So I walked you through what a meal prep session looks like for me. Today, I want to give you some basic tips to a meal prepping plan that works for me.
As I mentioned, I just can’t get to the point of having every meal and snack in individual bowls in the refrigerator. Maybe it’s an organizational thing, but I think, more likely, that it’s because I like to have at least some choice of what to eat when I’m hungry. So I look at meal prepping as doing the hard and/or time consuming part of a meal ahead of time. Then, when I’m ready for dinner, all I need to do is assemble it.
Here’s how I go about that.
- Start with a menu in mind. I usually do my grocery shopping with a few meals in mind. I pick up the ingredients for those meals and then make sure I have the staples and plenty of healthy snacks for when I’m on the run.
- Cook foods that you can use in multiple different meals ahead of time. Think about all the different ways you could use one food item. If you had baked chicken on hand, what all could you do with it? Or if you had a cooked spaghetti squash, think of maybe two or three different ways you could eat it. Meal prep is a good time to cook pasta or rice, roast vegetables (like a spaghetti squash or sweet potatoes), cook your meats, hard boil eggs, or anything that will keep for a few days in the refrigerator. Sometimes, I do actually cook a pot of soup or a casserole and dish it up into individual bowls.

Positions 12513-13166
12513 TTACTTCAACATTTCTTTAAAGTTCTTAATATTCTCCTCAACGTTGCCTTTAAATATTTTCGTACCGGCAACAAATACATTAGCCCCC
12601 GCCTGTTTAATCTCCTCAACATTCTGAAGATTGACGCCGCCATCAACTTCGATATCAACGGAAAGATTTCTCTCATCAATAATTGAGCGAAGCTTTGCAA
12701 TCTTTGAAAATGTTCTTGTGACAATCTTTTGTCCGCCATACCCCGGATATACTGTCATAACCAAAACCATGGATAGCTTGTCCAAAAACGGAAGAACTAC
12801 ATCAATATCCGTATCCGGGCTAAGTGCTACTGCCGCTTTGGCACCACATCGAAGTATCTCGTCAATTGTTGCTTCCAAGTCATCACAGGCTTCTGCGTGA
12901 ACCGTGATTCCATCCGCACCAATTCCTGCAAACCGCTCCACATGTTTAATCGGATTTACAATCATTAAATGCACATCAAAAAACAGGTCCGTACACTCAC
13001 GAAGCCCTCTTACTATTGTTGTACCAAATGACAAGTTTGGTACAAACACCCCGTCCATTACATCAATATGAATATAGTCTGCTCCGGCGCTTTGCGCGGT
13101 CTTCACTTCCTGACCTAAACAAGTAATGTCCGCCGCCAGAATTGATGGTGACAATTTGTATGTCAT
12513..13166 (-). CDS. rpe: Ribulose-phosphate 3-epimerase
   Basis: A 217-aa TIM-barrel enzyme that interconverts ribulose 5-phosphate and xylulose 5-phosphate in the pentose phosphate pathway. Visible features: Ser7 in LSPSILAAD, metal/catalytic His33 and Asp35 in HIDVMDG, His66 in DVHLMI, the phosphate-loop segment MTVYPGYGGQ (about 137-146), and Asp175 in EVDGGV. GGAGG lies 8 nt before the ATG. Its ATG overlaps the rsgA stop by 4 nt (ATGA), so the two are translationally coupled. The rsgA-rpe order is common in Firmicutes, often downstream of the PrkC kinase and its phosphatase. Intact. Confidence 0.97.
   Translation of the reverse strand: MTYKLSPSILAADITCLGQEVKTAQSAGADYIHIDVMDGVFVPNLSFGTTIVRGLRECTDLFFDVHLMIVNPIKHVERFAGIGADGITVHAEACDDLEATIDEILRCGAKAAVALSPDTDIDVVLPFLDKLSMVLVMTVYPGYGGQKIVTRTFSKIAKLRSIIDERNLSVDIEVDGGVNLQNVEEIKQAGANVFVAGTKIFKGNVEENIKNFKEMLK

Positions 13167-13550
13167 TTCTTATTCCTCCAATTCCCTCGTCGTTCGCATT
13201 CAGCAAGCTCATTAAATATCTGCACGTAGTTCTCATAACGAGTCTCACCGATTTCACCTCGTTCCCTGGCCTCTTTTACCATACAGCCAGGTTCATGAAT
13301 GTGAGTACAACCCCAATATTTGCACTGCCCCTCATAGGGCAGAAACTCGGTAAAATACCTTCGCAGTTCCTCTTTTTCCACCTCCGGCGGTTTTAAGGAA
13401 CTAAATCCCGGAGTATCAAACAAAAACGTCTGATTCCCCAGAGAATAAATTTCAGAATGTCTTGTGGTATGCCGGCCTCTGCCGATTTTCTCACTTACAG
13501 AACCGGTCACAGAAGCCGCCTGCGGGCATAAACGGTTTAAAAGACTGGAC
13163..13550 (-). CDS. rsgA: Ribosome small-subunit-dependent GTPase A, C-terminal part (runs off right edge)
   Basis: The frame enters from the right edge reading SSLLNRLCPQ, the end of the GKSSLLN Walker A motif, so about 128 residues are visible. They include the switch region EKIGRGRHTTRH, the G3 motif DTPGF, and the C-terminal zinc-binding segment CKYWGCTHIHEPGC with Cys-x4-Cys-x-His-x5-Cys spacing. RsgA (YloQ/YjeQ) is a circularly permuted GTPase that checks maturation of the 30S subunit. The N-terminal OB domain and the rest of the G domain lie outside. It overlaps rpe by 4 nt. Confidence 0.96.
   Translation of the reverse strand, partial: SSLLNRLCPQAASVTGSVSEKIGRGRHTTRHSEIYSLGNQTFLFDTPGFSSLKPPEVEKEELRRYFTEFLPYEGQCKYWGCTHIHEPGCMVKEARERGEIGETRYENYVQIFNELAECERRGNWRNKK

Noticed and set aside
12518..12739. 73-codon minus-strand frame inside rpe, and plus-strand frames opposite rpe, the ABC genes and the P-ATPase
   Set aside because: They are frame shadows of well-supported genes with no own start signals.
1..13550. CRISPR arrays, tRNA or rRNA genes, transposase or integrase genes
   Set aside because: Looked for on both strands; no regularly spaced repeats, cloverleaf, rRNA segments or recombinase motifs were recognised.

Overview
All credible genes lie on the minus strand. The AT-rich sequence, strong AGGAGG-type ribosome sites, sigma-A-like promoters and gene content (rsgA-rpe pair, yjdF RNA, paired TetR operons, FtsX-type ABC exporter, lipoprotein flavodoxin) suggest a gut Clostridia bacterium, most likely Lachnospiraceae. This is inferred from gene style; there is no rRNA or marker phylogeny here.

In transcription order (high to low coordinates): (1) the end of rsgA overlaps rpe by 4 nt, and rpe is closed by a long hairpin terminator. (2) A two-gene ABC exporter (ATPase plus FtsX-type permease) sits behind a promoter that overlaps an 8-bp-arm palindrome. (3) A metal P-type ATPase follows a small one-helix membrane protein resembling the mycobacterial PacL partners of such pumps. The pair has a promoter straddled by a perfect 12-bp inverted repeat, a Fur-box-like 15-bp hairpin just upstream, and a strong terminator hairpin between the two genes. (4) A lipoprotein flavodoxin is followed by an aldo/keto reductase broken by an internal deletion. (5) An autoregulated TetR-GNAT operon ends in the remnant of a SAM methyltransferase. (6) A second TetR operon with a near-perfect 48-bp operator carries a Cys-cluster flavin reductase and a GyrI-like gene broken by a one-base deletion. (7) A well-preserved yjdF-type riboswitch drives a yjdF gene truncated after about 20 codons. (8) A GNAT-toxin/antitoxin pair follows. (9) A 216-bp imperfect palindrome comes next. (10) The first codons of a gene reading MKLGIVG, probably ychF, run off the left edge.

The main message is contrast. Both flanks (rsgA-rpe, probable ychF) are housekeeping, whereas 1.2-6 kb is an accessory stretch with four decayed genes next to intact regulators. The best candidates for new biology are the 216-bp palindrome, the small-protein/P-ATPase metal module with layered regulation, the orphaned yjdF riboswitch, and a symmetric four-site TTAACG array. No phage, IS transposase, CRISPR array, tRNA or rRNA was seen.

- Chop fresh fruit and vegetables. It’s much easier and quicker to assemble a salad if all the vegetables are cut. And wouldn’t you be more likely to grab some broccoli and hummus for a snack if you didn’t have to stop and cut up the broccoli first? Meal prep is the time I cut up any vegetables, or fruits, I have in the refrigerator–broccoli, cauliflower, celery, cantaloupe, watermelon. If I know I’ll want to use an onion in an omelet or maybe on a salad or in a wrap, I’ll cut up the onion as well. This is also a good time to wash ready to eat fruits, like grapes, cherries, apples. Find any way possible to make it quick and easy to grab and eat the healthy foods later that you have stocked in your refrigerator.
- Keep “convenience” foods stocked. Say what? Convenience foods for me are those healthy options that are ready to use, like frozen veggies, cans of wild caught tuna (no cooking needed), baby carrots (no peeling or chopping required), bags of organic spinach, cans of beans and diced tomatoes (ready to use). I always have these foods on hand. They may not be what most people would call convenience foods, but you get the point. Keep foods around that won’t wreck your healthy eating plan but require very little prep time.
So that’s it. That’s it? Yep. Meal prepping for me is essentially doing all the time consuming tasks of cooking a meal ahead of time–cooking the parts of the meal that take the longest and chopping what needs to be chopped. Then, at meal time, all that’s left is assembly. And it works for me. Having a rather loose definition of meal prepping gives me the freedom to choose what to eat when I’m hungry but also limits my choices to healthy options because I’ve decided ahead of time on a few healthy meals for the week.
Talk to me:
What does meal prepping mean to you?
What challenges to meal prepping do you have?